Ethics require us to stop at a stop sign. Ethics require us to show up for work on time.  Morals??  We usually don’t talk about them on the job. They are, according to most, NOYB…none of your business. God forbid we find ourselves labeled “judgmental.”  Maybe you don’t want to risk being politically incorrect…fine. But keep in mind if you don’t stand for something you will fall for anything.

Here’s advice that may not completely solve the problem but will certainly start a movement in the right direction:
1.    Ethics come easiest to those with a good example. If you are the boss and want your team to acquire a better work ethic…. Start with yourself.
2.    Decide if you are willing to demand ethical behavior.  Would you be willing to terminate employment for even “minor” ethical lapses?
In an effort to avoid being preachy we offer the following list of aphorisms rather than a stone-tableted ten commandments. Would you be willing to adopt at least a few from our list as your own?

    
(If you think about it your mom and dad had a list of their own that you could count on them to use on a regular basis… "keep making that face and it will freeze in that look!"  See what I mean?)


Once you have your list, take it to work. Be relentless and perhaps a bit daring.  Remember that your team may not have had a mom or dad that loved them enough to care about basic training.  Some of your team members will think you are corny. Some will take your wisdom home to use on their kids. All of them will love you back for loving them first.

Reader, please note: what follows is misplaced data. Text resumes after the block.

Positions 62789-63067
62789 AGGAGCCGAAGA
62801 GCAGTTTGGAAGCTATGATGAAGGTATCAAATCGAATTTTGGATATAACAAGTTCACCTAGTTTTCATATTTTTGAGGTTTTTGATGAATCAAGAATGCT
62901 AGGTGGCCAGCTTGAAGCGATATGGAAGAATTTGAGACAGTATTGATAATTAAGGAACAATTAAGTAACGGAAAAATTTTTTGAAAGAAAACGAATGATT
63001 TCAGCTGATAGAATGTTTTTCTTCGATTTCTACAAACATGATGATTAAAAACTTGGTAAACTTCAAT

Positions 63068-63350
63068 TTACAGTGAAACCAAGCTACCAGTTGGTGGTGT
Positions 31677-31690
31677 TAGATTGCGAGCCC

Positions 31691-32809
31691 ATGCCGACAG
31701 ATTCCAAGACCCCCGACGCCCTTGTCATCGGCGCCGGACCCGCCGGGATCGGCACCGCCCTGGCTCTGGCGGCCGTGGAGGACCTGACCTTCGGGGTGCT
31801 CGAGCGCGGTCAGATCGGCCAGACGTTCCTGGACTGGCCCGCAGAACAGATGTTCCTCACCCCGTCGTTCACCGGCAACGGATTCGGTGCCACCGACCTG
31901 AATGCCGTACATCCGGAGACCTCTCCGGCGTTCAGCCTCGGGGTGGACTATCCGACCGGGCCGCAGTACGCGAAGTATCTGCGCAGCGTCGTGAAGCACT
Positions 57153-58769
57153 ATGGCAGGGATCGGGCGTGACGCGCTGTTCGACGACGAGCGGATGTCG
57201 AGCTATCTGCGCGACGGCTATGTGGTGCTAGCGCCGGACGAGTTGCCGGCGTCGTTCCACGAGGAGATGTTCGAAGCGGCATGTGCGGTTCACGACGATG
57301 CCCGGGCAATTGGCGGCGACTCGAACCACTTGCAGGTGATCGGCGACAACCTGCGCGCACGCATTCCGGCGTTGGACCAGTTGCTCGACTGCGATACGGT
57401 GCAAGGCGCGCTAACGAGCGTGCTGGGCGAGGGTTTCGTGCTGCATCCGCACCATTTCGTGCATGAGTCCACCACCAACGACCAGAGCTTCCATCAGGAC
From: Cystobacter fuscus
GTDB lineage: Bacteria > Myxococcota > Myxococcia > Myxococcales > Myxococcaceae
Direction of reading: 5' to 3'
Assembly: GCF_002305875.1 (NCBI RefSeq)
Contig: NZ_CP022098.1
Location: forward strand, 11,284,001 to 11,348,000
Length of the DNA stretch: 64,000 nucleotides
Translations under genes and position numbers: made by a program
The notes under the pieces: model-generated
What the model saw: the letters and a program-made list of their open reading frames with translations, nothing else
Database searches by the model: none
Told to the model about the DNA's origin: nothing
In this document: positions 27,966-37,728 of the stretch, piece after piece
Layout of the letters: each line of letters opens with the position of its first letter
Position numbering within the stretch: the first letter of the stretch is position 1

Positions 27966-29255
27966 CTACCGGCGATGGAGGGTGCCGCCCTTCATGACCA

The Millennial Rules
You can’t win on a losing team.  There is no such thing as a winning relationship where one of the partners is a loser.  This is true for relationships of all kinds. The instant it becomes obvious that the relationship is going in the wrong direction the only smart thing to do is to run in the opposite direction.  We want to believe that our partners are good and just need another chance: they aren’t and they don’t. Digging a deeper hole only makes things worse. (A pretty baby won’t save an ugly marriage.)


Every deal is not a good deal.  In business as in marriage, don’t say yes just because you were asked.  Sometimes we forget that lust is not love. Sometimes our desire to believe over-rules our good judgment.  Stupidity has consequences…live with it. Shacking up is your decision but it should not become your children’s burden.  When children are involved you are held to a higher standard and keep in mind that every child deserves a daddy.